Russian Su‑34 aircraft falls prey to technical difficulties: a major blow to military arsenal
An intriguing video has surfaced online, portraying a Russian transportation of a wingless Su-34 strike aircraft. It was spotted moving along a highway heading towards Voronezh, where a well-known Russian repair yard is located.
Despite the Russians partially masking the aircraft's side number, OSINT analysts were successful in identifying this aircraft as RED 17, which had performed an emergency landing without its rear landing gear roughly two weeks before. Although there's a claim by the Russians that this plane can be repaired, contradicted voices deem this Su-34 a total loss, suitable only for cannibalization.
Cannibalization involves using operational or damaged machines as a source of spare parts for other aircraft in times of challenges with the supply of necessary components from the manufacturer.
Su-34: one of Russia's best and quite a rare tactical bomber
The Su-34, also referred to as Fullback by NATO, is an advanced version of the Su-27 model. It was specifically developed to carry out strikes on land targets and to replace the older Su-24 models previously used in Russian aviation.
What makes this aircraft distinctive is its innovative construction. Unlike the typical tandem configuration where pilots sit one above the other, the Su-34 has a side-by-side seating arrangement. Russian engineers believe this configuration contributes to better collaboration between pilots. Despite this feature, the Su-34 is essentially a bigger version of the Su-27, enhanced with a duck tailplane and more resistance to anti-aircraft artillery.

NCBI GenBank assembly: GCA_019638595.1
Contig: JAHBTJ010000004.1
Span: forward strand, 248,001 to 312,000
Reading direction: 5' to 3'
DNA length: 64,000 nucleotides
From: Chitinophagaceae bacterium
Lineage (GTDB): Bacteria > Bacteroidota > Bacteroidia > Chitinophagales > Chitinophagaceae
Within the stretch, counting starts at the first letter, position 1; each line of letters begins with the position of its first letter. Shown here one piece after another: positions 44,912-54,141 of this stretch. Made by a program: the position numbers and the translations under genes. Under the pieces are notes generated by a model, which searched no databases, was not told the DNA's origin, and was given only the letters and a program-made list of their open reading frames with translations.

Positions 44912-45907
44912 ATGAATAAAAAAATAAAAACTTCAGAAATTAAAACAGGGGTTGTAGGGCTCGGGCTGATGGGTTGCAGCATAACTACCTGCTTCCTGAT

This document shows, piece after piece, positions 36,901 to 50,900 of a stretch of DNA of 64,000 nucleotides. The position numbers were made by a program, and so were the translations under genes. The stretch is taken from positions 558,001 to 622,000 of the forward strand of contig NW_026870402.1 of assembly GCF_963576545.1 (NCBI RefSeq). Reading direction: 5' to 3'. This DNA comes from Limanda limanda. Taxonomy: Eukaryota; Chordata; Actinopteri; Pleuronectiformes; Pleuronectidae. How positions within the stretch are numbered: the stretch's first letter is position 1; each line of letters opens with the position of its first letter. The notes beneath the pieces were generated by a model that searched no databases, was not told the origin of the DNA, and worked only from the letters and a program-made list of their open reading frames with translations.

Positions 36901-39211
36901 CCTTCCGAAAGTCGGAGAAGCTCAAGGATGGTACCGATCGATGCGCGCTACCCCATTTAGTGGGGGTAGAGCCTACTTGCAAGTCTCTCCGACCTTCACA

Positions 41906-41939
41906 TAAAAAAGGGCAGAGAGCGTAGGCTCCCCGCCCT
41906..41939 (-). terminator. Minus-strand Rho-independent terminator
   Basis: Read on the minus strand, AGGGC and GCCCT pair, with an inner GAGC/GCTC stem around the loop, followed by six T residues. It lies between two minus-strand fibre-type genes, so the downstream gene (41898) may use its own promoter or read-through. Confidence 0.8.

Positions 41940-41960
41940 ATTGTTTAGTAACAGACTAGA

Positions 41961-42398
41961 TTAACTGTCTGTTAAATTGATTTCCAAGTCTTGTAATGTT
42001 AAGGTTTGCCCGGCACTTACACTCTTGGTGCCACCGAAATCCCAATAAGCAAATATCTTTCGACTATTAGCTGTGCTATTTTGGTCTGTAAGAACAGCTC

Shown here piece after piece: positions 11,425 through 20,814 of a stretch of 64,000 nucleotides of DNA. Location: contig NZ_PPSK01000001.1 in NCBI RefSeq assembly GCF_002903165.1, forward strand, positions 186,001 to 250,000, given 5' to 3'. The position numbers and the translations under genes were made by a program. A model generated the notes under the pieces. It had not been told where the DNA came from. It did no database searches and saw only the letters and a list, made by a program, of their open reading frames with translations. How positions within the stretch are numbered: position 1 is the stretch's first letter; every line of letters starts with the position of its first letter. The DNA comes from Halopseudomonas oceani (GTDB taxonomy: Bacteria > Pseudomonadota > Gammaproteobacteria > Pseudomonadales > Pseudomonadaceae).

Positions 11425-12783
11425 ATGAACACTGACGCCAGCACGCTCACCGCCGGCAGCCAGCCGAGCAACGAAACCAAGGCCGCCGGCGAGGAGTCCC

The pilots' cabin is further fortified with titanium, which is aimed at keeping them safe from gunfire from barrel anti-aircraft defense systems such as the Gepard, or from shrapnel generated by the explosion of nearby guided missiles launched by other aircraft or ground anti-aircraft systems.
As a front-line bomber, the Su-34 can transport up to 8.8 tons of payload on 12 pylons. It is outfitted with simple S-8 unguided rocket launchers, Kh-25 missiles, and KAB family bombs that can weigh up to 1.65 tons, and Raduga Kh-59 missiles capable of exceeding a range of 125 miles. The aircraft also hosts a 30 mm caliber GSz-30-1 gun.
Based on figures from the onset of the war, Russia owned just over 130 of these aircraft. According to information released by RIA Novosti in 2008, adjusted for inflation, one unit is estimated to cost about 47 million dollars. Losing such high-priced machines constitutes a significant loss for Russia, with the confirmed loss thus far being at least 24 of these aircraft.